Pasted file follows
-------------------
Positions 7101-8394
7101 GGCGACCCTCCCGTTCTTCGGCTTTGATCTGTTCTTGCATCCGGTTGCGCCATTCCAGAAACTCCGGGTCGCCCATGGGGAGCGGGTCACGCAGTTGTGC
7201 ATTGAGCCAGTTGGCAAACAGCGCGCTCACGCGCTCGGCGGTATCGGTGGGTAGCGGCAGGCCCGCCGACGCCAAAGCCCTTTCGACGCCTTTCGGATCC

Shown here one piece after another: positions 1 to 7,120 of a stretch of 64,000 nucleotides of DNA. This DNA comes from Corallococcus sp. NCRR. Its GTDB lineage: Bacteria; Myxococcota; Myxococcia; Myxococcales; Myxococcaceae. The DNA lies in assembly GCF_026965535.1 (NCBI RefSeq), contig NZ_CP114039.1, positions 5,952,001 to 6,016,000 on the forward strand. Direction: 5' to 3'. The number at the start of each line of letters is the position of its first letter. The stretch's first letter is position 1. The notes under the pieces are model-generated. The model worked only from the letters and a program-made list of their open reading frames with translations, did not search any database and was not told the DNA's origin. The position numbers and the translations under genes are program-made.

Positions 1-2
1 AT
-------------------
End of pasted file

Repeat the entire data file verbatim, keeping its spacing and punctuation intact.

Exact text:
Positions 7101-8394
7101 GGCGACCCTCCCGTTCTTCGGCTTTGATCTGTTCTTGCATCCGGTTGCGCCATTCCAGAAACTCCGGGTCGCCCATGGGGAGCGGGTCACGCAGTTGTGC
7201 ATTGAGCCAGTTGGCAAACAGCGCGCTCACGCGCTCGGCGGTATCGGTGGGTAGCGGCAGGCCCGCCGACGCCAAAGCCCTTTCGACGCCTTTCGGATCC

Shown here one piece after another: positions 1 to 7,120 of a stretch of 64,000 nucleotides of DNA. This DNA comes from Corallococcus sp. NCRR. Its GTDB lineage: Bacteria; Myxococcota; Myxococcia; Myxococcales; Myxococcaceae. The DNA lies in assembly GCF_026965535.1 (NCBI RefSeq), contig NZ_CP114039.1, positions 5,952,001 to 6,016,000 on the forward strand. Direction: 5' to 3'. The number at the start of each line of letters is the position of its first letter. The stretch's first letter is position 1. The notes under the pieces are model-generated. The model worked only from the letters and a program-made list of their open reading frames with translations, did not search any database and was not told the DNA's origin. The position numbers and the translations under genes are program-made.

Positions 1-2
1 AT